What's new is oldGothic touches, meticulous matching create seamless addition to Oriental Institute
By William Harms
When Frank Lloyd Wright was visiting his famed Robie House, he is said to have looked over at the University campus and referred to its buildings as "a stage set."
While Wright may have had trouble appreciating the value of Gothic architecture created in the 20th century, University Architect Kenneth Lyon says the famous architect's remark is in a sense a compliment to the wisdom of the University's original design. "The campus is the theater for life, and it is appropriate that it be a wonderful set."
The latest contribution to that "stage set" is the three-story, 16,000-square-foot wing being completed south of the Oriental Institute. Designed by Hammond, Beeby & Babka, Inc., the structure is built true to the original vision for the campus and appears to have been here as long as the Oriental Institute itself. The details of the building as well as its form contribute to its timelessness, said Karen Wilson, Museum Director.
"It was a challenge to design a utilitarian structure that also would be beautiful," Lyon added.
One challenge was how to incorporate windows -- a key element in a building's visual vitality -- into a building that is to be used primarily for storage and to house climate-control machinery. The original Oriental Institute building, completed in 1931, has numerous windows, including a large arched window on the second floor of the south wall that illuminates the institute's research archives.
To continue that theme, the architects designed three arched stone insets on the south wall of the new addition at the first-floor level. The insets are positioned between the engaged buttresses -- tall, column-like architectural features that provide an additional Gothic touch. Windows on the second floor also break the monotony of the wall and provide light for an artifact conservation laboratory and for the institute's new book stacks.
To further enhance the Gothic aspects of the building, the south wall is broken into vertical rectangles, or "courses," by long, beveled limestone ridges at the foundation level and on the second-floor level.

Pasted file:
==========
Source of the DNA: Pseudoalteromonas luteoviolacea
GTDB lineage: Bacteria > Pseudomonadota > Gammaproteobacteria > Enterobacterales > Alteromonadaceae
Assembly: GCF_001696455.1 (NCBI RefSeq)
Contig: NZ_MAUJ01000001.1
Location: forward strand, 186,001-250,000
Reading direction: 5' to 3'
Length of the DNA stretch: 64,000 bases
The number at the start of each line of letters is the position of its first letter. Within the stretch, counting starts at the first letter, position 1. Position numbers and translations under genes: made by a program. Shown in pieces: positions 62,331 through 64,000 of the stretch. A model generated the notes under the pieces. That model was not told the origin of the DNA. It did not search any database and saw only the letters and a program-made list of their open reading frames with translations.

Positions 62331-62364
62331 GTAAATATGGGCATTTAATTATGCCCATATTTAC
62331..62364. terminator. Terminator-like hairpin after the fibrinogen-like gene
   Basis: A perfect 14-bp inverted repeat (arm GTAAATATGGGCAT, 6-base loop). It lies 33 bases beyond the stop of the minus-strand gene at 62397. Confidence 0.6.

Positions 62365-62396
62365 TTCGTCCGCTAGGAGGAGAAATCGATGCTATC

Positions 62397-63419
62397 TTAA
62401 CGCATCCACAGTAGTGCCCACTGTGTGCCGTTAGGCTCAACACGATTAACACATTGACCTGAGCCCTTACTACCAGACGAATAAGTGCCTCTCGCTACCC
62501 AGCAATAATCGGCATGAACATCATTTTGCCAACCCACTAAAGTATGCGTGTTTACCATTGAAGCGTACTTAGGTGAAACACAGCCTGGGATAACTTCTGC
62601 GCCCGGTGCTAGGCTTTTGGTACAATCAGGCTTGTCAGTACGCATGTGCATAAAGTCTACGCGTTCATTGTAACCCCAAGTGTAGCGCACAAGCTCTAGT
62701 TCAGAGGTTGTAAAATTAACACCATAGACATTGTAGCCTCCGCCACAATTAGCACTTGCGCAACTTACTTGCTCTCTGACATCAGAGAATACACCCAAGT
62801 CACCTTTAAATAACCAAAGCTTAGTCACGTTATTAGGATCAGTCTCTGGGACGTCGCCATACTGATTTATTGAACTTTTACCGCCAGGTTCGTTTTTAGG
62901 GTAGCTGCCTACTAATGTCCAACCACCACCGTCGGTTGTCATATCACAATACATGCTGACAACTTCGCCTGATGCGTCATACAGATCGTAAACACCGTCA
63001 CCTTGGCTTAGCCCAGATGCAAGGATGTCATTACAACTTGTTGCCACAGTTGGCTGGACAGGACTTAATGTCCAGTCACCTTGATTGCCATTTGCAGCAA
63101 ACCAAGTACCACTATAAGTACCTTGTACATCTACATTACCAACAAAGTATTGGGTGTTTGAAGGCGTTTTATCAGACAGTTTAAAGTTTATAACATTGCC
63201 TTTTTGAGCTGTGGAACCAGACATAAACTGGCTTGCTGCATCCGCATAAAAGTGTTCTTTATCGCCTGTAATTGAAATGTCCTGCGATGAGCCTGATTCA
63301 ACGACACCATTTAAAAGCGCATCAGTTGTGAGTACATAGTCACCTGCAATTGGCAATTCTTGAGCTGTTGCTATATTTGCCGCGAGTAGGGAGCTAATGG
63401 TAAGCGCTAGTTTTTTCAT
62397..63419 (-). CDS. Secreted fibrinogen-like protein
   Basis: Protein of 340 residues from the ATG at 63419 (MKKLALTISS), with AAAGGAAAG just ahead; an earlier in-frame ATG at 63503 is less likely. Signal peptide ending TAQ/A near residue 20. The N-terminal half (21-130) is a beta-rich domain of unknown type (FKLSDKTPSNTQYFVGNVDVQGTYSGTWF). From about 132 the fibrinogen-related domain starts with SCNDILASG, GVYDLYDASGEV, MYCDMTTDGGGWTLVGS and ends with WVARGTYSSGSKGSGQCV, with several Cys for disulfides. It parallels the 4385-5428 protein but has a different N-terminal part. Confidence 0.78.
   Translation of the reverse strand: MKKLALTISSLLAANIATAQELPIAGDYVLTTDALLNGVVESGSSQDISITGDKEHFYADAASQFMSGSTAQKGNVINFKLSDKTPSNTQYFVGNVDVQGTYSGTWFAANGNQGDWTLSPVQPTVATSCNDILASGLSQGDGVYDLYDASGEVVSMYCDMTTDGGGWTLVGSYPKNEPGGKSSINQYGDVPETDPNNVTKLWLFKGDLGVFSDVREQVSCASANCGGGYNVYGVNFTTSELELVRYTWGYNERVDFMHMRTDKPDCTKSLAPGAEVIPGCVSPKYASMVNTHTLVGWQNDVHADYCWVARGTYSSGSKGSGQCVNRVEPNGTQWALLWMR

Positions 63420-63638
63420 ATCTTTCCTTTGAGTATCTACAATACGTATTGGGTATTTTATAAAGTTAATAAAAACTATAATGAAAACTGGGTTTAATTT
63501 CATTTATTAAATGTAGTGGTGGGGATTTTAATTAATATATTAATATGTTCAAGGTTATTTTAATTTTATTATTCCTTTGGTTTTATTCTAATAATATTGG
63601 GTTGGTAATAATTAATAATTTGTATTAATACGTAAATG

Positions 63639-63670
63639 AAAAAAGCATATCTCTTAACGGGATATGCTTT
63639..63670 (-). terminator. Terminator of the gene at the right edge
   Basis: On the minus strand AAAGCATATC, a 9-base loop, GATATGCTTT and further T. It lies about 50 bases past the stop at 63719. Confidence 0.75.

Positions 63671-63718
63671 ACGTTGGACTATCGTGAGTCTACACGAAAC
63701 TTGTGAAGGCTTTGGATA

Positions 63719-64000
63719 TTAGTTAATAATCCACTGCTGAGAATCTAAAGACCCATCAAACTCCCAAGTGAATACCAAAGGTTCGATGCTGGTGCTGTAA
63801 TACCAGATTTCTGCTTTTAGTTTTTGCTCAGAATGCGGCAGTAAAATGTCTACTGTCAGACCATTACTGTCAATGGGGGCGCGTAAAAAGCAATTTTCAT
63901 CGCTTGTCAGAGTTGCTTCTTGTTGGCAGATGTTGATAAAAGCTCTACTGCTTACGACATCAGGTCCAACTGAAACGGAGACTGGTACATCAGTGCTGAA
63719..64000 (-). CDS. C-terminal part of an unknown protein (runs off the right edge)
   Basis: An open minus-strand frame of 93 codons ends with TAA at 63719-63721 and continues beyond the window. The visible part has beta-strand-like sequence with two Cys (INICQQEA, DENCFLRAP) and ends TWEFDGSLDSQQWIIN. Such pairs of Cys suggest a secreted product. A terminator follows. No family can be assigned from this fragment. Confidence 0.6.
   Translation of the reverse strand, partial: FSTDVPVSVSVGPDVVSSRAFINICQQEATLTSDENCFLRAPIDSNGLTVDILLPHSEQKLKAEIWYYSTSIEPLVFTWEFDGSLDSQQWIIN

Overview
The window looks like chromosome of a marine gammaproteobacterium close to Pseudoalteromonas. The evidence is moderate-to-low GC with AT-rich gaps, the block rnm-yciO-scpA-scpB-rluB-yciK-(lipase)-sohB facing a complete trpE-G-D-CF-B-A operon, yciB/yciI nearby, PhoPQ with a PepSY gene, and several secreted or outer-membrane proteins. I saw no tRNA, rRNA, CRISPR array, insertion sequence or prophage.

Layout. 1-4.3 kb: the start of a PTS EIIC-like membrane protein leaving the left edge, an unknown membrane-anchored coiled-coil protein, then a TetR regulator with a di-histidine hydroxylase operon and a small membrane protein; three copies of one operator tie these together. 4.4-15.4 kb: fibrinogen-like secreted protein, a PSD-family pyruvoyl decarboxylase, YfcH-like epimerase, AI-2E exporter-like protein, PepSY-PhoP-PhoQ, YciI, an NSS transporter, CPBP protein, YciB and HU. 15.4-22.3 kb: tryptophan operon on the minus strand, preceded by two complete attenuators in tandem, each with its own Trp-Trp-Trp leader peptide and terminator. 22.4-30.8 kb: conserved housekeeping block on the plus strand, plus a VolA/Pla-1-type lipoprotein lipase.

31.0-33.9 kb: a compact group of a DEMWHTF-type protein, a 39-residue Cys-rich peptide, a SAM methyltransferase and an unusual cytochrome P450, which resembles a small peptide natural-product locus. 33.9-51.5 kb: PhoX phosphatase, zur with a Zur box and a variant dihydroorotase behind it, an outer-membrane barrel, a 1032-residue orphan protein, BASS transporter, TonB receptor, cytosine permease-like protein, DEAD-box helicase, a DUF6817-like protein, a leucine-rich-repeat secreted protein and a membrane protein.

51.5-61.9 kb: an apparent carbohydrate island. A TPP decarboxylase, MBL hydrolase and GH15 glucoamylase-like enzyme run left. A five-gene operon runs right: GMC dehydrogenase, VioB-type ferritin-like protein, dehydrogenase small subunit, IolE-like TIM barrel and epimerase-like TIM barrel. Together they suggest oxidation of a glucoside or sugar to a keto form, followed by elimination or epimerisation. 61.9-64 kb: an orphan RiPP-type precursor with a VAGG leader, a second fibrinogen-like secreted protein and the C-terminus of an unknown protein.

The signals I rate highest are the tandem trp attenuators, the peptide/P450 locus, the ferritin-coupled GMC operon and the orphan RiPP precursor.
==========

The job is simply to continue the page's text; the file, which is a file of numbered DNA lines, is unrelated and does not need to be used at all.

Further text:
It is up close, however, that people can appreciate fully the attention to detail that went into making the structure an integral part of the rest of the building, Lyon said.
"We made each of the rows of limestone blocks in the new building line up with the blocks on the older building. We have 32 rows in all, each aligning perfectly," he said. In addition, the copper downspouts and gutters are covered with lead to make them fit in with the rest of the campus buildings.
The basement and the first floor of the structure will be devoted to archive storage. Specially designed rooms will protect organic objects and metals. The third floor will house climate-control machinery, including an air filtration system that will remove fine particles and other pollutants, such as harmful gasses, from the air.
"This air will be the cleanest possible for a museum in the Chicago area," said Joseph Auclair, the engineer who is the project manager. In addition to air filtration, the new equipment will provide state-of-the-art climate control (stable temperature and relative humidity) for all areas of the institute where artifacts are exhibited, studied, or stored.
The work on the addition is the result of the Oriental Institute's capital campaign, which has raised $9.1 million of its $10.1 million goal.
The existing building is being reconfigured to restore archaeological study areas used for object storage in recent years and to create an Education Center for seminars, docent events and public gatherings. The facilities improvements will culminate in the complete redesign and re-installation of all five museum galleries. The first gallery to reopen will be the Egyptian Hall, which is scheduled for a public unveiling late this year or early next year.